Intel is already making moves to close down its smartphone and tablet business, a move that has been rumored since Intel announce a radical restructuring just shy of two weeks ago. Still, others were confused about exactly what things would change as Intel's focus evolved, wondering if PCs might be next on the chopping block.
Intel apparently wants developers to have as easy a time as possible building useful, intelligent wearables, gadgets, robots and drones. The latest version of the company's development kit for Internet of Things devices has been released.
As Intel restructures, it has begun distancing itself from basic tablets, a move reminiscent of its quick jump back from netbooks nearly a decade ago.
Intel announced a rather large restructuring which would move the company away from being PC-focused, and could come with job cuts potentially totalling up to 12,000 positions globally.
Intel has shipped what could be the least expensive computer it has ever made. According to Intel's product brief for the tech, the $15 Quark Microcontroller Developer Kit D2000 is aimed at Internet of Things development.
Intel's free, open-source big data Trusted Analytics Platform will now be available on cloud provider Rackspace. TAP is already available on Amazon Web Services and on OVH, a European cloud provider.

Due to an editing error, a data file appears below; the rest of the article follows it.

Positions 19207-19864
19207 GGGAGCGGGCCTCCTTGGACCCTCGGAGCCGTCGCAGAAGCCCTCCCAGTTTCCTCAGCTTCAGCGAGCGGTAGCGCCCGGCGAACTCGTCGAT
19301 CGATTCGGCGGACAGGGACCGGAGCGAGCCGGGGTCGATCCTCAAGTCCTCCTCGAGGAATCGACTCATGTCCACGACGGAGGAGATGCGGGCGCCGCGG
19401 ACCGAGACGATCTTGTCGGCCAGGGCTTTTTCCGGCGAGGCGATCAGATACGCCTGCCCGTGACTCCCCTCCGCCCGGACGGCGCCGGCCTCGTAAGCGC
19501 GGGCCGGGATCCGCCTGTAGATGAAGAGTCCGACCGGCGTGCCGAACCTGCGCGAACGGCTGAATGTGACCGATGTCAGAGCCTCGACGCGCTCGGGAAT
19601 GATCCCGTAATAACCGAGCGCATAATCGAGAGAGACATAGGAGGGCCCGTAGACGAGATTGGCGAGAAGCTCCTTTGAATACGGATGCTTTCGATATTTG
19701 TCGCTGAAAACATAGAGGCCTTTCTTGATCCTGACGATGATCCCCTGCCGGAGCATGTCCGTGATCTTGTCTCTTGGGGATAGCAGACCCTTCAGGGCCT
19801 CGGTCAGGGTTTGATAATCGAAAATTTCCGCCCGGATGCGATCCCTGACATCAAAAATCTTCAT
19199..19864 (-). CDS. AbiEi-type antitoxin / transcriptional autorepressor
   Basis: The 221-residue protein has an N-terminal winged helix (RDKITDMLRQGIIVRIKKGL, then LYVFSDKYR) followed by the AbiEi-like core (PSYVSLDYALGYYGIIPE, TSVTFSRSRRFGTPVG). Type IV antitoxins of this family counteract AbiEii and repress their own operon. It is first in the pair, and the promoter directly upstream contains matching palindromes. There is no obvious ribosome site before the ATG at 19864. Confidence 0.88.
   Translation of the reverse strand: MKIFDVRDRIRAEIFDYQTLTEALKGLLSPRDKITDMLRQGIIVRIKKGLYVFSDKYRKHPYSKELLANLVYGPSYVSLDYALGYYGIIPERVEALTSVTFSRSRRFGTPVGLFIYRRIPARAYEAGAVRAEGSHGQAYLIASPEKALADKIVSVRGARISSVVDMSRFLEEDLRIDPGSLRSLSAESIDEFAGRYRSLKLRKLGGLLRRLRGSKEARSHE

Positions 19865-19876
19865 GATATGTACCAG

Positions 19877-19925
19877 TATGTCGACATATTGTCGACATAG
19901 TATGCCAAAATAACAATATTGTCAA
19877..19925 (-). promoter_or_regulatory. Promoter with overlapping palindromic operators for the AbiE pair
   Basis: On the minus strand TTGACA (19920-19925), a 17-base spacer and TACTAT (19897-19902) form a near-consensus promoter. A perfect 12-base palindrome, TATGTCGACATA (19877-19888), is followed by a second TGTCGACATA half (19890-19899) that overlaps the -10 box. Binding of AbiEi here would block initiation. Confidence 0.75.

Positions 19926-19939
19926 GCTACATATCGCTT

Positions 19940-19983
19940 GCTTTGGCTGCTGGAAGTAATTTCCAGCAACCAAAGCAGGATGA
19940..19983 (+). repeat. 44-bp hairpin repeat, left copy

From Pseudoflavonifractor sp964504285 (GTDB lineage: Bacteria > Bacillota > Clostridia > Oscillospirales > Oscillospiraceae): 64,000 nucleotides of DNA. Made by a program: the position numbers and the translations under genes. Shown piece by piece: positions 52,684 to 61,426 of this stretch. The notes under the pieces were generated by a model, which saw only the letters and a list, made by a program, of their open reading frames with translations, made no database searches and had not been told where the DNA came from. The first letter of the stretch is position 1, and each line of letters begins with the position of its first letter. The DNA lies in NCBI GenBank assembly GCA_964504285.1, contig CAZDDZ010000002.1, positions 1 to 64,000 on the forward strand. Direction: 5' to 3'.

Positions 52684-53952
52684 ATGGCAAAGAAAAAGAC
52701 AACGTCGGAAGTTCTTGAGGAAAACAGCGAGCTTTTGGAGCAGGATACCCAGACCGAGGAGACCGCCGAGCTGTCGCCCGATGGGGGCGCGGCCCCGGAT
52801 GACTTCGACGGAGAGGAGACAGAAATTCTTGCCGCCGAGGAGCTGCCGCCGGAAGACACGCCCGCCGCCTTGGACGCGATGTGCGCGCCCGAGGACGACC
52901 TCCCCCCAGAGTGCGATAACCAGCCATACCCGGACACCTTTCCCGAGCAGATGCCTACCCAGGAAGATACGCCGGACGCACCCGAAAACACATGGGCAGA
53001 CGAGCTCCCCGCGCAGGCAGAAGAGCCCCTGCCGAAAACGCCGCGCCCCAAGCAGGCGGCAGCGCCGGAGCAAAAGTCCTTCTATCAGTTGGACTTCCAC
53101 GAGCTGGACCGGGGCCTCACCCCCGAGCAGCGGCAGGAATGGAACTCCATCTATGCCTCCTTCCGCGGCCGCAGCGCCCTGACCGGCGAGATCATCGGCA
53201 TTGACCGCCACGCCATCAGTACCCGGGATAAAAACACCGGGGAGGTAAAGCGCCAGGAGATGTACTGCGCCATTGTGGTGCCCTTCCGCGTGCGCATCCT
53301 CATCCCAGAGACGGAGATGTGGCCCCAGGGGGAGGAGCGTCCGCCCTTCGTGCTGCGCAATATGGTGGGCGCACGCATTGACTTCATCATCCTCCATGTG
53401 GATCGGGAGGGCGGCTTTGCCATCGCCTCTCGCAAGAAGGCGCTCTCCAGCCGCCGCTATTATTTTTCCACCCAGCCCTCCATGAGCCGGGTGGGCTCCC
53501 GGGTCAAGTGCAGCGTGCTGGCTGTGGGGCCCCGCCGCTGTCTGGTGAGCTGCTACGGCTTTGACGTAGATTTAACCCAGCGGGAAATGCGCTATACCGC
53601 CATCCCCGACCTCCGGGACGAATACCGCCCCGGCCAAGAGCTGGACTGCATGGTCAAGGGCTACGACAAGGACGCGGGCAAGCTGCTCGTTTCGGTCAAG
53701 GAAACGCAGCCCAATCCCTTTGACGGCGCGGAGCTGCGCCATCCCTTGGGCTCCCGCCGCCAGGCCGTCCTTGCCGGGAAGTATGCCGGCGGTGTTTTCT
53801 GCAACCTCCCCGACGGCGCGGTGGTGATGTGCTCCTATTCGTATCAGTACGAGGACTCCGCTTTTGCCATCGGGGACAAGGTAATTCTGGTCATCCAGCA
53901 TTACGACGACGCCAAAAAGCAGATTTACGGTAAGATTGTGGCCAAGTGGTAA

Now that Intel has announced its quickest 22-core Broadwell chip, the rash of new hardware capitalizing on the tech can begin flooding the market.
Intel will reportedly jump into the crowded augmented reality arena with a wearable headset of its own, according to a report from the Wall Street Journal.
Intel isn't the only tech leader likely to benefit if the company wins its tax dispute with the Internal Revenue Service. Google also could be in for a windfall if the IRS loses its international tax dispute with Intel, according to a Wall Street Journal report.
AT&T's Internet of Things team will be working with Intel to evaluate the performance of its LTE network at higher altitudes, to see if such a network would be reliable when flying drones beyond line of sight, the companies announced Monday.